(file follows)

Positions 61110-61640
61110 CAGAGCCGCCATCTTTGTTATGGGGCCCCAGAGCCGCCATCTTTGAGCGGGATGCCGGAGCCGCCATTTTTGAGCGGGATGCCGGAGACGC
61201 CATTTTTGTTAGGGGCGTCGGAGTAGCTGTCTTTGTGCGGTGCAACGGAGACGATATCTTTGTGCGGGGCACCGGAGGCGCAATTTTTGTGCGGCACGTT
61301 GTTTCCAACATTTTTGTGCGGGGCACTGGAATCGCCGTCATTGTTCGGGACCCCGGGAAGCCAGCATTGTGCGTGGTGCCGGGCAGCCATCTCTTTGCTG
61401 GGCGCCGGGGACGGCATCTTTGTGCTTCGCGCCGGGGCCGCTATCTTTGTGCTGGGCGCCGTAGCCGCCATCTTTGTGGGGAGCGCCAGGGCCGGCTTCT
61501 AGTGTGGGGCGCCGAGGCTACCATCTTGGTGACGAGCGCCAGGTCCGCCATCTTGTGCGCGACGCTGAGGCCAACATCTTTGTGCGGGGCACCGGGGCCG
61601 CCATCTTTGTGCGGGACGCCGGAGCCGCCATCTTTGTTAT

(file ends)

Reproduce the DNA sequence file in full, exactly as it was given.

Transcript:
Positions 61110-61640
61110 CAGAGCCGCCATCTTTGTTATGGGGCCCCAGAGCCGCCATCTTTGAGCGGGATGCCGGAGCCGCCATTTTTGAGCGGGATGCCGGAGACGC
61201 CATTTTTGTTAGGGGCGTCGGAGTAGCTGTCTTTGTGCGGTGCAACGGAGACGATATCTTTGTGCGGGGCACCGGAGGCGCAATTTTTGTGCGGCACGTT
61301 GTTTCCAACATTTTTGTGCGGGGCACTGGAATCGCCGTCATTGTTCGGGACCCCGGGAAGCCAGCATTGTGCGTGGTGCCGGGCAGCCATCTCTTTGCTG
61401 GGCGCCGGGGACGGCATCTTTGTGCTTCGCGCCGGGGCCGCTATCTTTGTGCTGGGCGCCGTAGCCGCCATCTTTGTGGGGAGCGCCAGGGCCGGCTTCT
61501 AGTGTGGGGCGCCGAGGCTACCATCTTGGTGACGAGCGCCAGGTCCGCCATCTTGTGCGCGACGCTGAGGCCAACATCTTTGTGCGGGGCACCGGGGCCG
61601 CCATCTTTGTGCGGGACGCCGGAGCCGCCATCTTTGTTAT